A hyperthermophilic xylanase of GH10 was identified in Bispora sp. MEY-1 and expressed in P. pastoris GS115. It demonstrated maximum activity at 93–95°C and pH 4.0. Residue replacement of A160 or A161 on loop 4 with E or D was capable of enhancing the catalytic efficiency up to 1.8-fold. The substitution A160E may change the conformation of the substrate binding site, Y204 (subsite +1), by forming an extra hydrogen bond and then increasing the substrate affinity, while the A161D is able to directly bind the substrate by forming a hydrogen bond, thus contributing to ligand trapping or accelerating the product release. This study not only provides a hyperthermophilic fungal xylanase and its mutants for research and industrial application but also sheds new insights on the roles of loop regions in enzyme catalysis.
Blue line: UV280 absorbance; green line: the concentrate of elution buffer; brown line: electrical conductivity; and red arrow: the peak stands for Xyl10E.
Lanes: M, the molecular mass standards; 1, the crude enzymes; 2, the purified recombinant enzymes; 3, the deglycosylated enzymes with Endo H treatment.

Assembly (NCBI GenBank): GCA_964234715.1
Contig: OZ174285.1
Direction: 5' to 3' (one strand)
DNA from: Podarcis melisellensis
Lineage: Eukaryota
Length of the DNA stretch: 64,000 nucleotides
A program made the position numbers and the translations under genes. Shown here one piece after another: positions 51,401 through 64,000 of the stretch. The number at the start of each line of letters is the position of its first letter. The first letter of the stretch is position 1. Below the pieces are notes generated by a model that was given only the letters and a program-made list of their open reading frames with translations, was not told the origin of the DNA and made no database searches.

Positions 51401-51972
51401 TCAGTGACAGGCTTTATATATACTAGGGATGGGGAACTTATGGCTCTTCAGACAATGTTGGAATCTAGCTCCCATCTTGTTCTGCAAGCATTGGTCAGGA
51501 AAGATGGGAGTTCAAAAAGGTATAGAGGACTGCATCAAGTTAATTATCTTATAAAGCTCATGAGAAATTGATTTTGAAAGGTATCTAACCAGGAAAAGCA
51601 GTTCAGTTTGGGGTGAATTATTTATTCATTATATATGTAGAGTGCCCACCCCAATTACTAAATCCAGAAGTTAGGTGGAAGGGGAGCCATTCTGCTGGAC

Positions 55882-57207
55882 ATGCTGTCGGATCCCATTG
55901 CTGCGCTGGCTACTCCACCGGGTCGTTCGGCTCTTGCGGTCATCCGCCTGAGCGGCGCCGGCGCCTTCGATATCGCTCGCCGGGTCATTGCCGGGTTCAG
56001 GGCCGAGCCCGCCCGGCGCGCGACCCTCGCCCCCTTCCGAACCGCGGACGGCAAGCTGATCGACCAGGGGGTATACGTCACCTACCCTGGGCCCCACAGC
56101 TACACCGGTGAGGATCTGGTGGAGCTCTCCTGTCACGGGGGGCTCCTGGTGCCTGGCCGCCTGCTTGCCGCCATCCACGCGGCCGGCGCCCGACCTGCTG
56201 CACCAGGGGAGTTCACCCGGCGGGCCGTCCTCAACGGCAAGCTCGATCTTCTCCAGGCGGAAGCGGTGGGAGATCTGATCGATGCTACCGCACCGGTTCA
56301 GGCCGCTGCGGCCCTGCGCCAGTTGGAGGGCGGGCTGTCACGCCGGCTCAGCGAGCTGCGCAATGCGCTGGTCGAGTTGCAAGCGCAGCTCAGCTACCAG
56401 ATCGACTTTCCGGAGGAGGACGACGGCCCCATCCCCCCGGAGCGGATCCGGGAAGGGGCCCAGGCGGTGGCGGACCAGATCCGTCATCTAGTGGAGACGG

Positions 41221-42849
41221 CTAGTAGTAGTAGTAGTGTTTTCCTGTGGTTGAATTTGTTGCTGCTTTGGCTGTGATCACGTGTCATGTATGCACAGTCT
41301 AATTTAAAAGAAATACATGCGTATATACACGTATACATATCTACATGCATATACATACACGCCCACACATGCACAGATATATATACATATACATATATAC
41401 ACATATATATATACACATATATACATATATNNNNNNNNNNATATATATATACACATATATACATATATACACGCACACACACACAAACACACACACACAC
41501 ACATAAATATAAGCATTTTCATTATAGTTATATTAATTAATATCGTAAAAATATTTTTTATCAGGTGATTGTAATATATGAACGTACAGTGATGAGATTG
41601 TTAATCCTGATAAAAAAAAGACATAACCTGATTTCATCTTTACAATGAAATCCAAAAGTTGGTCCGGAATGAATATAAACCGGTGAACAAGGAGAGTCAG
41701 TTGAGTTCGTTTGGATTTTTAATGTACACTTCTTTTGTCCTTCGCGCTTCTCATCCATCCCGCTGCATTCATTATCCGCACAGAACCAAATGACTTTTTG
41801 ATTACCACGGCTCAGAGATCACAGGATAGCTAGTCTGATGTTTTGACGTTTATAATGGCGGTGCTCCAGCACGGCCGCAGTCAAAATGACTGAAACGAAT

Residues A160 and A161 are indicated with red arrows.
This work was supported by the National Natural Science Foundation of China (no. 31472127), the National High-Tech Research and Development Program of China (863 Program, no.2013AA102803), the National Science Fund for Distinguished Young Scholars of China (no. 31225026), and the China Modern Agriculture Research System (no. CARS-42). We would like to thank LetPub for providing linguistic assistance during the preparation of this manuscript.
This work was supported by the National Natural Science Foundation of China (grant: no. 31472127; received by HL; http://www.nsfc.gov.cn/) and the National High-Tech Research and Development Program of China (863 Program, grant: no.2013AA102803; received by BY; http://program.most.gov.cn/) and the National Science Fund for Distinguished Young Scholars of China (grant: no. 31225026; received by BY; http://www.nsfc.gov.cn/) and the China Modern Agriculture Research System (grant: no. CARS-42; received by BY; http://www.caas.net.cn/zytj/kjpt/xdnycyjztx/index.html). The funders had no role in study design, data collection and analysis, decision to publish, or preparation of the manuscript.
All relevant data are within the paper and its Supporting Information files.